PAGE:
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Aussie property market suddenly full of choice


Why wouldn't you want to live here. No, not in this particular structure, but in Tassie. After all it has treasures like Leeawulenna/Lake St Clair. Picture: Getty Images
Why wouldn’t you want to live here. No, not in this particular structure, but in Tassie. After all it has treasures like Leeawulenna/Lake St Clair. Picture: Getty Images

Australia’s apparent cul-de-sac of a property market looks like it’s having a bit of a winter renaissance, with new data showing a handy surge in auctions and listings, as more homes stay on the market, longer.

With glamour cities like Hobart hitting record listing volumes (the Tassie capital is up 70% on last year) it’s a lot more of a buyers’ game out there, with CoreLogic seeing auction activity on the rise across Australia’s combined capitals.

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And according to PropTrack economist Angus Moore, the total stock of properties listed for is almost up 5% compared to July last year.

“While winter is typically seasonally quieter, (this) is the largest year-on-year increase since 2010,” he said.

The number of properties listed for sale looks healthy. Source: PropTrack
The number of properties listed for sale looks healthy. Source: PropTrack

While Moore reckons that’s in part due to the boom in available stock for sale – and properties taking longer to sell – it’s also partly driven by last year’s capital city lockdowns.

“Sydney recorded its largest year-on-year increase in total stock available on record, with total listings up 30.7% this year compared to the lockdown-affected levels in July 2021.”

The stock of properties listed for sale in Sydney and Canberra is around 5% above the prior decade average, and around 2% below in Melbourne, according to PropTrack.

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“Selling conditions have begun to temper from their very strong levels earlier in the year, while the measurements of buyer demand have declined off their high levels, it is taking longer to sell homes.

“The wave of new supply coming to market over the first half of the year, particularly in Sydney, Melbourne, and Canberra, has lifted the stock available on market and helped make conditions a bit less competitive for buyers,” Moore added.

Source: realestate.com.au
Source: realestate.com.au

More houses, less cost

Aussie home prices are falling now across most cities after the mad pandemic growth topped multi-decade highs in 2021.

With the Reserve Bank of Australia (RBA) raising interest rates like a loon over the course of 2022, borrowing capacity for prospective buyers is being swiftly curtailed, which is in turn putting downward pressure on prices in the near-term.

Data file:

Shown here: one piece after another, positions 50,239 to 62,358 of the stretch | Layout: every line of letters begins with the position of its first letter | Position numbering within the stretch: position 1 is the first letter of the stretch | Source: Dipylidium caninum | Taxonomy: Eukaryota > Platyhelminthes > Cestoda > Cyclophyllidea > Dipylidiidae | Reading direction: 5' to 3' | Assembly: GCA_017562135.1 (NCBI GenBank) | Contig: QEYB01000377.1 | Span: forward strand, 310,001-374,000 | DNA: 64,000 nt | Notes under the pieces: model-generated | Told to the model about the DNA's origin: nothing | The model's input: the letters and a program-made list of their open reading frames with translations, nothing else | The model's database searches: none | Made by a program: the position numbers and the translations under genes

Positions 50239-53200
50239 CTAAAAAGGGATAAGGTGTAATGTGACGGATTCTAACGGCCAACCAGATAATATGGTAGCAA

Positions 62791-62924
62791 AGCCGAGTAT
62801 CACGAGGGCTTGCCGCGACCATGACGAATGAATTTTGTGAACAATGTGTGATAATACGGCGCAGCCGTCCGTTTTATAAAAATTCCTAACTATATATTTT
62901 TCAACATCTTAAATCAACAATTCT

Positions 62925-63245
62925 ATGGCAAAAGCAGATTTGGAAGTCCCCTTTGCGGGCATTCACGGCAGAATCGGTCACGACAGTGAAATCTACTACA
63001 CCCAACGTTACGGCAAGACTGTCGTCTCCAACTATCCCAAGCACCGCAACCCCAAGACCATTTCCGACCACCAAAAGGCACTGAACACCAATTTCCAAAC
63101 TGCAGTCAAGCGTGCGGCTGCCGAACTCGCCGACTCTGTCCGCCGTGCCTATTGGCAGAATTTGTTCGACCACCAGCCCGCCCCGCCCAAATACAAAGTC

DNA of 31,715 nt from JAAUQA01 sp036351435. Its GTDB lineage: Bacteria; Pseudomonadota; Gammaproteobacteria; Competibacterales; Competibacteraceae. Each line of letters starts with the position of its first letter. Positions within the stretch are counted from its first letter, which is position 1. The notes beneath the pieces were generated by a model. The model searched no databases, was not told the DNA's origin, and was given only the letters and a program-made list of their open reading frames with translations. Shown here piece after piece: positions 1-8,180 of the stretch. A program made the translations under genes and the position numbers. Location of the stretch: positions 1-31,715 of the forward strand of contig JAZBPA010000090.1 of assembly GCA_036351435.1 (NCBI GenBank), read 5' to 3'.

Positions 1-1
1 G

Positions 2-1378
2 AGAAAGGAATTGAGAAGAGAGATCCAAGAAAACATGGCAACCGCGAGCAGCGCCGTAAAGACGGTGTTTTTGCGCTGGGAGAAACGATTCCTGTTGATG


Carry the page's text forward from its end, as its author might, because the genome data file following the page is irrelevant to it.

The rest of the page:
Auction this:

  • After dropping sharply the previous week, capital cities are expecting a mini-auction boom with 1,646 capital city homes scheduled to go under the hammer, CoreLogic predicts.
  • While auction volumes are up 11.9% compared to the previous week (1,471), this week’s auction numbers are still -14.0% below the recent high recorded two weeks prior (1,913) and -9.7% below the number of auctions held this time last year (1,822).

“Further out, fundamental drivers of demand remain strong, with unemployment low, wages growth expected to pick up over this year, and international migration returning,” Moore says.

“As we look towards the spring selling season, activity in property markets around the country is expected to pick up over the next few months in line with the typical seasonal peak in activity.”

Check it out, Christian’s bullies

  • Melbourne (+10% YoY), Perth (+4.6% YoY), Darwin (+14.4% YoY) and Canberra (+24.8%YoY) also experienced increases in the total number of properties listed for sale in July.
  • Options remain more limited in Brisbane and Adelaide, where total stock is more than a quarter and a third below pre-pandemic levels, respectively.
  • New listings nationally were down 12.2% month-on-month in July, though it was a busier month than the same time last year, with new listings up 6.5% year-on-year.
  • All capital cities saw new listings down in July compared to June, which is typical for the winter period.
  • New listings in regional areas were also quieter in July, down 11.4% month-on-month. Even so, it was busier than is typical for the middle of winter, with new listings up 3.2% year-on-year regionally.

Focus on Hobart

This week we’re also doing a special on everyone’s favourite capital city, Hobart.

The capital of the Apple Island state of Tasmania sits nestled and comfy on the River Derwent, and on the new listings front, Hobart was down around 13.5% for July, as the property market went about its business through the usually quiet winter period.

That said, from fashionable Salamanca Place, and its old sandstone warehouses hosting galleries and cafes to nearby Battery Point, with its historic narrow lanes and colonial-era cottages, conditions are way, way busier than last year.

Actually they’re hot, with new listings up 25.1% year-on-year.

With 1,270m-high kunanyi/Mt Wellington, with sweeping views, plus hiking and cycling trails its backdrop, the stronger-than-typical winter so far has given buyers more to choose from in Hobart than has been the case for much of the past couple of years.

Hobart buzzing like Toronto. Picture: Getty Images
Hobart buzzing like Toronto. Picture: Getty Images

The total stock of properties available for sale in Hobart increased 0.8% month-on-month and was 70% higher than at the same time last year – the largest ever year-on-year increase on record in any city. Boom.

Regional Tassie was up slightly too in the month (2.4% month-on-month), carrying it 5.3% higher year-on-year.

This content first appeared on stockhead.com.au

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